Brynn is feeling better

November 27, 2002 12:00 am
Brynn Haun is able to get around first grade at North Baker School without her oxygen pack. She only has to use it "sometimes.'' (Baker City Herald/S. John Collins).
Brynn Haun is able to get around first grade at North Baker School without her oxygen pack. She only has to use it "sometimes.'' (Baker City Herald/S. John Collins).

By CHRIS COLLINS

Of the Baker City Herald

Six-year-old Brynn Haun has a newfound sense of freedom since returning from a visit to the Denver Children's Hospital this fall.

Thanks to new medication and treatment received at the Colorado hospital, Brynn is now able to function without the constant oxygen supply she's been on since birth. And she's stretching her 3-foot frame to its tallest without the burden of a 10-pound oxygen pack on her back.

Brynn was born with primary pulmonary hypertension, a rare condition that occurs when blood pressure in the pulmonary artery is too high. In the hope of improving her health and eliminating the need for her to pack oxygen, she and her family traveled to the Denver hospital this summer.

Since returning from the October trip, Brynn is able to attend school without her backpack and is only required to use the oxygen at night.

Although most of the expense of the hospital evaluation and treatment was paid by the Oregon Health Plan, the Hauns had no other coverage to help pay for the expenses of the trip that has changed the little girl's life.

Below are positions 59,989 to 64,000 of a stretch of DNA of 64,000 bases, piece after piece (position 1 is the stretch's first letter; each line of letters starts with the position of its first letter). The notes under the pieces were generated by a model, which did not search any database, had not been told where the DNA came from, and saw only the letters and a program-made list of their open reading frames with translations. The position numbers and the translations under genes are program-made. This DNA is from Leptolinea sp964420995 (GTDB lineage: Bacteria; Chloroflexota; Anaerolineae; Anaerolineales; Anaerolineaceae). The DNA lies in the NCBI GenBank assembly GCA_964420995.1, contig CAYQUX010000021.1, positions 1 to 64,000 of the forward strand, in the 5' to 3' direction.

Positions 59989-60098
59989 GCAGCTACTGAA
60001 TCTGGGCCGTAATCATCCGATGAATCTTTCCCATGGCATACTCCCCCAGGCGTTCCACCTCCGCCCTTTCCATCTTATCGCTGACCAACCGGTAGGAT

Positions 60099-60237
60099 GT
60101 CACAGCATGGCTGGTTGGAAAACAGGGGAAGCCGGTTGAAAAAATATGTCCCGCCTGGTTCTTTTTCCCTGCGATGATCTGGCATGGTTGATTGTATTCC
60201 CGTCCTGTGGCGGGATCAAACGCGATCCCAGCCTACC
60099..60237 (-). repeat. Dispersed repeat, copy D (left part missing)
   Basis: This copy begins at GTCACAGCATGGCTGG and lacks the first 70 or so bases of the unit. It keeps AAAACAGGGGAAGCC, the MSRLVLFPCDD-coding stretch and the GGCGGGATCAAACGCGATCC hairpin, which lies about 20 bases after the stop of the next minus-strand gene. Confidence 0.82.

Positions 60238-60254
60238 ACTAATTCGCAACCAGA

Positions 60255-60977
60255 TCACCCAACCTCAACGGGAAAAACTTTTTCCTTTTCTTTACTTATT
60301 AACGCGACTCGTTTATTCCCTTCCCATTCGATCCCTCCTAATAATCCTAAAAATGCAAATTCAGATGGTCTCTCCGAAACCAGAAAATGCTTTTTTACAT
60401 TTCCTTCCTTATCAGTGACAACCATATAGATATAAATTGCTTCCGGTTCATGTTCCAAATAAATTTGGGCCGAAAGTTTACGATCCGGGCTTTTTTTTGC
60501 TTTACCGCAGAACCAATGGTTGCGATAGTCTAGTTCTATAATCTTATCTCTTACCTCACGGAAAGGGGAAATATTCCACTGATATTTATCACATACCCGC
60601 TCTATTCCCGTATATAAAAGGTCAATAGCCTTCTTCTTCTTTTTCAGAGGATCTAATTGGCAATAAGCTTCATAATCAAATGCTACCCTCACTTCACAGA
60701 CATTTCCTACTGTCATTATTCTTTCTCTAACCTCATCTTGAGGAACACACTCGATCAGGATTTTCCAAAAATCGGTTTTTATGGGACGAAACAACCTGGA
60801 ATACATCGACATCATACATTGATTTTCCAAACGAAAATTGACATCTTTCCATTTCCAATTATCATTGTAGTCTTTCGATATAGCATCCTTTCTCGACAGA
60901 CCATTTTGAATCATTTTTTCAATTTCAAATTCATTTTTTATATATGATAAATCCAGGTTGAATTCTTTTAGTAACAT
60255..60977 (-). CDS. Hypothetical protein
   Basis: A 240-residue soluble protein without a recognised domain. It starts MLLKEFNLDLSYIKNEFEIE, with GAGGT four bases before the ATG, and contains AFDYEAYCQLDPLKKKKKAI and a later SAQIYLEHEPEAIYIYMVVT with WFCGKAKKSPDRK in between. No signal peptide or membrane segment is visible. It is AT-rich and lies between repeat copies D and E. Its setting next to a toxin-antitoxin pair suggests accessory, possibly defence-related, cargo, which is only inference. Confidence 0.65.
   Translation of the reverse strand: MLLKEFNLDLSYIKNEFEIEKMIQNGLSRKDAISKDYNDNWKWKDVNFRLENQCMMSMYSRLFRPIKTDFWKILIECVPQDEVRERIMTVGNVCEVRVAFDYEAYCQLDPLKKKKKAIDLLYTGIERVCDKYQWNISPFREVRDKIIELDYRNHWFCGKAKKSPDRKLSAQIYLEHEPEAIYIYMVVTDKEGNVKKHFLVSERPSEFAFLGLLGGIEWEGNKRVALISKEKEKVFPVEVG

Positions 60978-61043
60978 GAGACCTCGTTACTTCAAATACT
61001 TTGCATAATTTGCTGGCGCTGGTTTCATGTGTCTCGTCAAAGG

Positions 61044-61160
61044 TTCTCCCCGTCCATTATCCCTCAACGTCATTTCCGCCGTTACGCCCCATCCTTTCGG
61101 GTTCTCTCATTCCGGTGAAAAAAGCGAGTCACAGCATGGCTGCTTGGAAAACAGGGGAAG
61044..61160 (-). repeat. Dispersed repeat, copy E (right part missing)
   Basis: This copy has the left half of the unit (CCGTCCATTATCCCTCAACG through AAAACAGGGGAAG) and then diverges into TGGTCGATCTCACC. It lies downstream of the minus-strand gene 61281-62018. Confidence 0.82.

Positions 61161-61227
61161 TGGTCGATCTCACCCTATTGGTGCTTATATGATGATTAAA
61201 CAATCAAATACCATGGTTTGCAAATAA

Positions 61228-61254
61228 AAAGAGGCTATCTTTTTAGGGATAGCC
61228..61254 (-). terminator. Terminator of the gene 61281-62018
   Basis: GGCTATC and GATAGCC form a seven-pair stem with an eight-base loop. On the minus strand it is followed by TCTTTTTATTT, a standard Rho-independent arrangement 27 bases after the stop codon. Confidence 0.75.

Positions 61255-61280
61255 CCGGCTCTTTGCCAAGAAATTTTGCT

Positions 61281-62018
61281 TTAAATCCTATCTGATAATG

The trip became a reality through community contributions to several of the family's fund-raising projects this summer.

"I want to thank everybody for all the amazing support," said Lissa Haun, Brynn's mother. "Thoughts and prayers also helped. That was amazing."

With the help of the community, the family raised most of the nearly $3,000 needed for travel expenses and room and board during their stay in Denver, Lissa said.

The summer fund-raisers included selling snow cones at Albertsons and during the Farmer's Market where Lissa also sold beaded bracelets, balloons and offered face painting; auctioning off a registered lab puppy donated to the family by Hyline Kennels in Ontario; and collecting donations in cans placed throughout the community and in a bank account established at Klamath First.

Three of the cans were stolen, but Lissa said she and her family refused to allow the thefts to dampen their spirits.

"Apparently they needed it more than we did," she said.

In addition to Lissa and Brynn, the Haun family includes dad, David, and brothers, Ryan and Adam.

They will return to Denver next summer for a check-up, unless treatment can be provided in Boise, and plans already are being made for more fund-raisers. A horse was donated to the family this summer to raise money through a raffle or auction, Lissa said.

Meanwhile, the 38-pound first-grader is experiencing more freedom and causing less concern to the adults around her as she plays on the equipment at school without the threat of disaster looming. While carrying the oxygen tank she had to be wary of the tubes becoming entangled or the tank getting caught as she played on the slide or traveled through the monkey bars. And any stumble would result in the tank and gauge slamming into her as she fell.

But without the oxygen tank on her back, Brynn is looking forward to participating in sports, Lissa said. She's especially interested in soccer and swimming. She's also eager to study ballet, hop on carnival rides and spend the night with girlfriends.

Those things weren't always possible because of the requirements of her illness. Her trip to Denver has changed that.

"She seems to have a new sparkle in her eyes," her mother said.